Tuesday, January 02, 2007

Stunning beauty!

We spent the first three weeks in December in South Africa. Danny's daughter Kathleen married Riaan on 17 December in a stunning location in The Free State--Caledon Gardens--which is near Clarens. It's on the border of Lesotho which is a small country inside the borders of South Africa.

The landscapes we saw varied tremendously depending on the area. The area of The Free State where Riaan's family lives is flat and is the area where goldmines are located. We spent several days there visiting his family.

Photo above is the pond at Caledon Gardens. The mountains in the background are in Lesotho. Photo at right is one of many shanty towns. This one is near Welkom in The Free State.

Danny and I enjoyed the Clarens area so much we stayed two extra days after the wedding. Prior to the wedding the four of us spent 4 days in Ramsgate, a coastal community in Kwa Zulu Natal on the Indian Ocean.

Photo is our accommodation at the beach.

After the beaches we went inland a fairly short drive to Oribi Gorge where we spent 3 nights at the hotel. We all went horseback riding. Three of us (I chickened out) did the gorge swing, and the men did the whitewater rafting.

Photo is Danny coming back up from his dive into the gorge.

After the wedding the bride and groom went off on their own. Danny and I stayed near Clarens and on one of the days we visited the nearby Golden Gate Highlands National Park which was incredible. The landscape reminded us of the Isle of Skye in Scotland and parts of the southwest USA.
Photo is in the park.

As much as we enjoyed our holiday and the wedding, we saw the problems of a struggling country. We were cautioned about car-jackings in certain areas. Many of the people we met discussed the high crime and the causes of it....crushing poverty. We were also told by South Africans that there is a lot of corruption in the government and the police. In the beach areas we visited we saw the bars on windows, the electronic gates, the razor wire/barbed wire/electric wires on fences. Loads of private armed security cars were in obvious view in every town and police were visibly absent, although traffic police were a fairly common sight. In spite of the problems we liked the country enough to plan to return for at least a visit and possibly for the World Cup in 2010. We're cautiously researching the possibility of living there. The positive side of which would be the standard of living due to such a favourable exchange rate with the pound, the climate, and a landscape that in many areas is comparable to Scotland's. Stay tuned.

More impressions:
  • Afrikaans is the first or second language in much of South Africa. Often we were spoken to by clerks/service persons in Afrikaans first. We'd have to ask them to speak English. It was noticed by us that when a black clerk would speak to us in Afrikaans that politeness would become obvious friendliness upon our making it known we only spoke English (thus meaning we were not Afrikaners). Not sure if this is an accurate impression though.
  • We found a surprisingly good place for lunches... Wimpy. Although it's a 'fast food' chain it has scrumptious food and offers table service.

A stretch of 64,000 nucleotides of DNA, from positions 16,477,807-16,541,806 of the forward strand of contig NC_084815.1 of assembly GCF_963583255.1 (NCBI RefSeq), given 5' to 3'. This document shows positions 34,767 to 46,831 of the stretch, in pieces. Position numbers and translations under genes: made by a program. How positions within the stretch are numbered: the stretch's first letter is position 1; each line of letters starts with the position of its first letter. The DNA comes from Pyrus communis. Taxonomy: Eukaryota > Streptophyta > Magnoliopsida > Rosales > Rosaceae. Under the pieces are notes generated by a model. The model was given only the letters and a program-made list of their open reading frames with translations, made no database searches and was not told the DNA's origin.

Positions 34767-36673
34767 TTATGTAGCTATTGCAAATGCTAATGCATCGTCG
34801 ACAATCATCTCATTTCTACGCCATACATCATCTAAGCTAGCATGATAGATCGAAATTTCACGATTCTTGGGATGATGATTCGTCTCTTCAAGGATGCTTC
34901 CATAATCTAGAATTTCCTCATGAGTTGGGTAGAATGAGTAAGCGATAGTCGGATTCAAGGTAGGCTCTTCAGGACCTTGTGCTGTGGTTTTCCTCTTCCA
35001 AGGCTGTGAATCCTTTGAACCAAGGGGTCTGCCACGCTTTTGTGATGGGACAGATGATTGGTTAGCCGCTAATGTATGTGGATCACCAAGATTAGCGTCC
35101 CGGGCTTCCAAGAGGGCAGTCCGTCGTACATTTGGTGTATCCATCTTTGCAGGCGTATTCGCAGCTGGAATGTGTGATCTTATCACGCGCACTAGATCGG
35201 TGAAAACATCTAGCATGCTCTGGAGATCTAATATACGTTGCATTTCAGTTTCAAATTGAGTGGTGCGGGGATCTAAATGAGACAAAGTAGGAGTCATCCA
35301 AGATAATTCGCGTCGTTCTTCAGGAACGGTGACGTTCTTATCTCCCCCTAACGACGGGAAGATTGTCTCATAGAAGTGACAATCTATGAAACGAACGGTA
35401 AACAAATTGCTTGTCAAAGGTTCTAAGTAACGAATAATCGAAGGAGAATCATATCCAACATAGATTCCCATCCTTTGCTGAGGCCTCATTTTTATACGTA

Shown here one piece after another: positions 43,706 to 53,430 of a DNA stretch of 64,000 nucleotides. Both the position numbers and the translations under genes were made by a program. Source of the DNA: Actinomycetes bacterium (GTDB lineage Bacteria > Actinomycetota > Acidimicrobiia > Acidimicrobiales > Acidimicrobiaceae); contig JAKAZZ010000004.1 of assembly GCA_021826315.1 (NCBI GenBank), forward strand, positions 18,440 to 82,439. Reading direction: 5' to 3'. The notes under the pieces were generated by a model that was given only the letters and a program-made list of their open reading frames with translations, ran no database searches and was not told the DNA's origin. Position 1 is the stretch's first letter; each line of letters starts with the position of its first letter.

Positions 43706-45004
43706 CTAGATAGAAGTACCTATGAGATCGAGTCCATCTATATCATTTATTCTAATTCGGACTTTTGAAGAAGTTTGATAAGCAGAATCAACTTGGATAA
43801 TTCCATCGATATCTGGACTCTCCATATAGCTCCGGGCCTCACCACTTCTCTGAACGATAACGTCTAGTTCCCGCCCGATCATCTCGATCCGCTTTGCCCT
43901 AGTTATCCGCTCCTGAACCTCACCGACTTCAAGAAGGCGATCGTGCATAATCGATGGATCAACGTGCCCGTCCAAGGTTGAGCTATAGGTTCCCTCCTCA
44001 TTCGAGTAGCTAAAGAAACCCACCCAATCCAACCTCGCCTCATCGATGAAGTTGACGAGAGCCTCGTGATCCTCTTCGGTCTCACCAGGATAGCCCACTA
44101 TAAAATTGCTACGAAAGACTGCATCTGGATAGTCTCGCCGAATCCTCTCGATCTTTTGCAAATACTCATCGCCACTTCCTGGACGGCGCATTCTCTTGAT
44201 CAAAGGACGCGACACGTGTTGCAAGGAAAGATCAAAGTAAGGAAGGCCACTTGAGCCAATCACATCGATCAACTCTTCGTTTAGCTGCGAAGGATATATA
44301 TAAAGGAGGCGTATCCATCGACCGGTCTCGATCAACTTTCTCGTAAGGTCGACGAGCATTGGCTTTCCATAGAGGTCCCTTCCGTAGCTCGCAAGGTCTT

• Using the currency in SA took some getting used to. The Rand at the time we visited was approximately R13.8 per £1. When we bought a good lunch for R35 it was actually £2.50. No wonder I went crazy with shopping! Six of us went to dinner at a steak restaurant. It wasn't posh with candles and champagne, but nice enough and the food was very good. Most of us had starters and at least 2 alcoholic drinks. The total bill with the tip we included for 6 people? R700. In pounds that is £50 (or $100 US)!!
  • While in Virginia where Riaan's family lives I first saw shops which had security gates on the doors, and you had to ask for entry. And this wasn't expensive jewelry stores, it was a nail salon, a florist, shops which would just have some cash although likely not in huge amounts.
  • In many places when you parked your car 'parking guards' would ask if you wanted them to watch your car (to see it wasn't stolen or vandalized). I was informed by a local that if refused some of the guards would damage your car, but others have dismissed this. I suppose it depends on the area. A tip was expected on your return and R2 - R5 was the typical amount expected.
  • At convenience stops on the motorway where there is a petrol station, shop and restaurant there would often be children hanging about hoping for spare change. We obliged and the kids were thrilled and very grateful.
  • There is no self-service at petrol station. When one pulls into a station the attendants would compete to get you to come to their pump. They wash your windows and a tip is expected. Excellent service (very clean windows all the way round) earned extra large tips from us.
  • Our favourite area was Clarens. The town was charming, great cafes, fantastic shopping for arts and crafts, clothing, jewelry, etc. The surrounding area includes Golden Gate Highlands National Park. We felt safe there and didn't worry about the car. This is the only area where I saw police (other than traffic police) regularly. Any security on homes and businesses were not glaringly and hideously obvious like those at the beach areas. If we were to move to SA, it would be to this area.

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